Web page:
Washington — Senators Dianne Feinstein (D-Calif.), Tammy Baldwin (D-Wis.) and Susan Collins (R-Maine) introduced the Respect for Marriage Act, a bill to repeal the discriminatory Defense of Marriage Act (DOMA), enshrine marriage equality in federal law and provide additional legal protections for marriage equality.
Editors Note: The House of Representatives passed the Respect for Marriage Act in a vote of 267 to 157 on Tuesday, a bill that could codify same-sex marriage nationwide if passed in the Senate
Companion legislation was introduced yesterday in the House of Representatives by House Judiciary Committee Chairman Jerrold Nadler (D-N.Y.), Congressional LGBTQ+ Equality Caucus Chairman David Cicilline (D-R.I) and members of the LGBTQ+ Equality Caucus.
“In overturning Roe v. Wade, the conservative Supreme Court majority indicated it is willing to attack other constitutional rights, including same-sex and interracial marriage,” said Senator Feinstein. “In fact, one justice specifically noted that the court’s Obergefell decision confirming same-sex marriage should be revisited. Our bill would repeal the discriminatory Defense of Marriage Act and ensure that marriage equality remains the law of the land.”
“Marriage equality is a constitutional right that has been well established by the Supreme Court as precedent and this freedom should be protected,” said Senator Baldwin. “The bipartisan Respect for Marriage Act will enshrine and protect marriage equality and make sure legal, same-sex and interracial marriages are recognized. I take great pride in being a part of this bipartisan effort to protect the progress we have made on marriage equality, because we cannot allow this freedom and right to be denied.”
“Maine voters legalized same-sex marriages in our state nearly a decade ago, and since Obergefell, all Americans have had the right to marry the person whom they love,” said Senator Collins. “During my time in the Senate, I have been proud to support legislation prohibiting discrimination based on sexual orientation and gender identity, from strengthening hate crime prevention laws, to repealing ‘Don’t Ask, Don’t Tell,’ to ensuring workplace equality. This bill is another step to promote equality, prevent discrimination and protect the rights of all Americans.”
“Three weeks ago, a conservative majority on the Supreme Court not only repealed Roe v. Wade and walked back 50 years of precedent, it signaled that other rights, like the right to same-sex marriage, are next on the chopping block,” said Representative Nadler. “As this court may take aim at other fundamental rights, we cannot sit idly by as the hard-earned gains of the equality movement are systematically eroded. If Justice Thomas’s concurrence teaches anything it’s that we cannot let your guard down or the rights and freedoms that we have come to cherish will vanish into a cloud of radical ideology and dubious legal reasoning. Today, we take an important step towards protecting the many families and children who rely on the rights and privileges underpinned by the constitutional guarantee of marriage equality. The Respect for Marriage Act will further add stability and certainty for these children and families.”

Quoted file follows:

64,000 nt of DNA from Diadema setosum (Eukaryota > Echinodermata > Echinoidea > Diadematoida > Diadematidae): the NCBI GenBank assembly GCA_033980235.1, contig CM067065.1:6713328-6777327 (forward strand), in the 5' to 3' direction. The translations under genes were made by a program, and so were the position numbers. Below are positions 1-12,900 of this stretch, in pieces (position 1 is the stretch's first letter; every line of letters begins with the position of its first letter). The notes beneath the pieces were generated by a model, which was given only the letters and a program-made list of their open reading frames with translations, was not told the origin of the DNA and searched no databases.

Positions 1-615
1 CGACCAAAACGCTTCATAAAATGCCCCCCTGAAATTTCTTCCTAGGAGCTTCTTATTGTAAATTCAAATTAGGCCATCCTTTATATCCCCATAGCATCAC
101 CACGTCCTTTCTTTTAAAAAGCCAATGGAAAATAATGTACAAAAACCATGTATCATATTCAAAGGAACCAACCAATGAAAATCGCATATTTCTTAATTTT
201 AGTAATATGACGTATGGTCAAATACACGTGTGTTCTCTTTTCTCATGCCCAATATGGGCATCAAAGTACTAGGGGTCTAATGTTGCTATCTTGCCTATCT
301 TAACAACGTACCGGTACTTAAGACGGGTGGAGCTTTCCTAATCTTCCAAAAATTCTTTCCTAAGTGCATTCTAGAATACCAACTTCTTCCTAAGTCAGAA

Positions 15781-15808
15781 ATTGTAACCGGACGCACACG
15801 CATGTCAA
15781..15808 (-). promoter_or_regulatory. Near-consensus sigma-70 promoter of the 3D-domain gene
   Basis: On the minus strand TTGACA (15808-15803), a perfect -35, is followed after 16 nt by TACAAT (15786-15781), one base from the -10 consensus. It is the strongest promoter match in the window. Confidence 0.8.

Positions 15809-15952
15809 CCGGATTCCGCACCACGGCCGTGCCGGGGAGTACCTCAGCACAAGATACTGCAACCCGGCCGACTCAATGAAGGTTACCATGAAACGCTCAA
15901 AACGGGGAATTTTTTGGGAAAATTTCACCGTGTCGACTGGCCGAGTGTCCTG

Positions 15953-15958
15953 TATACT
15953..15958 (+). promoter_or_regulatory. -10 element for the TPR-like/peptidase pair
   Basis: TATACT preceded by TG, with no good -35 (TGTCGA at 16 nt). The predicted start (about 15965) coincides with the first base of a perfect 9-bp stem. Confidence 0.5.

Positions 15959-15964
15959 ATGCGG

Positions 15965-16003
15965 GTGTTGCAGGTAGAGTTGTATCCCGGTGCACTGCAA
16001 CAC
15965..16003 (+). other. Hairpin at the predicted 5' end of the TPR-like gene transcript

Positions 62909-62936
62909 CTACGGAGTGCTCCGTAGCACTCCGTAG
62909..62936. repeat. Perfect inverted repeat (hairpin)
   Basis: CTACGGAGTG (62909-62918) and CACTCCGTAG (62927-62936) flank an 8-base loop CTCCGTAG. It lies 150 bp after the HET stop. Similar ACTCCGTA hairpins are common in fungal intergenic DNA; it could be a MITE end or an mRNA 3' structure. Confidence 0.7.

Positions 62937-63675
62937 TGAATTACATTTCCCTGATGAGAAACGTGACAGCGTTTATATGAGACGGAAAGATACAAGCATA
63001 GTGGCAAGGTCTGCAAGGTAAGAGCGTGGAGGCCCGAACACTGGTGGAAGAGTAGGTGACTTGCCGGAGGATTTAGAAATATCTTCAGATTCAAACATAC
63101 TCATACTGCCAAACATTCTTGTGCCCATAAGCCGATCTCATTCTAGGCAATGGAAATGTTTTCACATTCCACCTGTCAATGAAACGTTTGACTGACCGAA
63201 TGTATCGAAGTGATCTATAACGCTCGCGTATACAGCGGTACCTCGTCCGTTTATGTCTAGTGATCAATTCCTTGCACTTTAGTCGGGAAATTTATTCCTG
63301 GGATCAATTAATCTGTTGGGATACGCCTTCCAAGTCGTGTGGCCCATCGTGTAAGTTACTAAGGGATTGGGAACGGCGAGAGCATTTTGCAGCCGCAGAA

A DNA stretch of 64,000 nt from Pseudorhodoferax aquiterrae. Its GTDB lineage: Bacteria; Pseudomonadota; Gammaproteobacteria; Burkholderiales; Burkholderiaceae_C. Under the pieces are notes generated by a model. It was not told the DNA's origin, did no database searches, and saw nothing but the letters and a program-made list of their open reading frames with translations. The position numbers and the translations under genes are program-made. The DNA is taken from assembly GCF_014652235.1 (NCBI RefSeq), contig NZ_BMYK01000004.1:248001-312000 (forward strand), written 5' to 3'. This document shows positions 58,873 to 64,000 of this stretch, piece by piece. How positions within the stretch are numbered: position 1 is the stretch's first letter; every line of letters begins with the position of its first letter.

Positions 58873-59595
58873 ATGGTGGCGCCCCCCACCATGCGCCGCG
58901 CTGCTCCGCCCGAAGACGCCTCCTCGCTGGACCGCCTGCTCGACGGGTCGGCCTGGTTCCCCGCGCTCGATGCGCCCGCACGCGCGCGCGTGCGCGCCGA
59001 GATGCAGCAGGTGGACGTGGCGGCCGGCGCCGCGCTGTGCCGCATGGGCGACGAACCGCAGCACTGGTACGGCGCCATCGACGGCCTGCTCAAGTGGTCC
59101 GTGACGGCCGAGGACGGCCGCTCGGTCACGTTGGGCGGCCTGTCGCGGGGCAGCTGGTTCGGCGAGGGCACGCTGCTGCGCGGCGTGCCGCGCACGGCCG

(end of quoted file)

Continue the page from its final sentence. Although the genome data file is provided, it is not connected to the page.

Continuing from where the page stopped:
“The Respect for Marriage Act will protect same-sex and interracial marriages from any radical or bigoted decision that may come from the current extreme Supreme Court majority,” said Representative Cicilline. “As chairman of the Congressional LGBTQ+ Equality Caucus, I want the LGBTQ+ community to know that this caucus is fighting for them and their right to live freely. This legislation will protect their marriages and ensure they continue to be recognized, even if a future Supreme Court overturns landmark marriage equality decisions. I am proud of this bill, and I urge Congress to promptly pass this legislation.”
The Respect for Marriage Act would:
- Repeal DOMA. The Supreme Court effectively rendered DOMA inert with its landmark decisions in United States v. Windsor and Obergefell v. Hodges. This unconstitutional and discriminatory law, however, still officially remains on the books. The bill would repeal this statute once and for all.
- Enshrine marriage equality for federal law purposes. The bill requires, for federal law purposes, that an individual be considered married if the marriage was valid in the state where it was performed. This gives same-sex and interracial couples additional certainty that they will continue to enjoy equal treatment under federal law as all other married couples, as the Constitution requires.
- Provide additional legal protections. The bill prohibits any state official or anyone acting on behalf of the state from denying full faith and credit to an out-of-state marriage based on the sex, race, ethnicity or national origin of the individuals in the marriage; provides the attorney general with the authority to pursue enforcement actions; and creates a private right of action for any individual harmed by a violation of this provision.
The Respect for Marriage Act is strongly supported by leading national organizations including ACLU, Center for American Progress, Equality Federation, Family Equality, Freedom for All Americans, GLAD, Human Rights Campaign, Lambda Legal, National Black Justice Coalition, National Center for Lesbian Rights, National Women’s Law Center and PFLAG.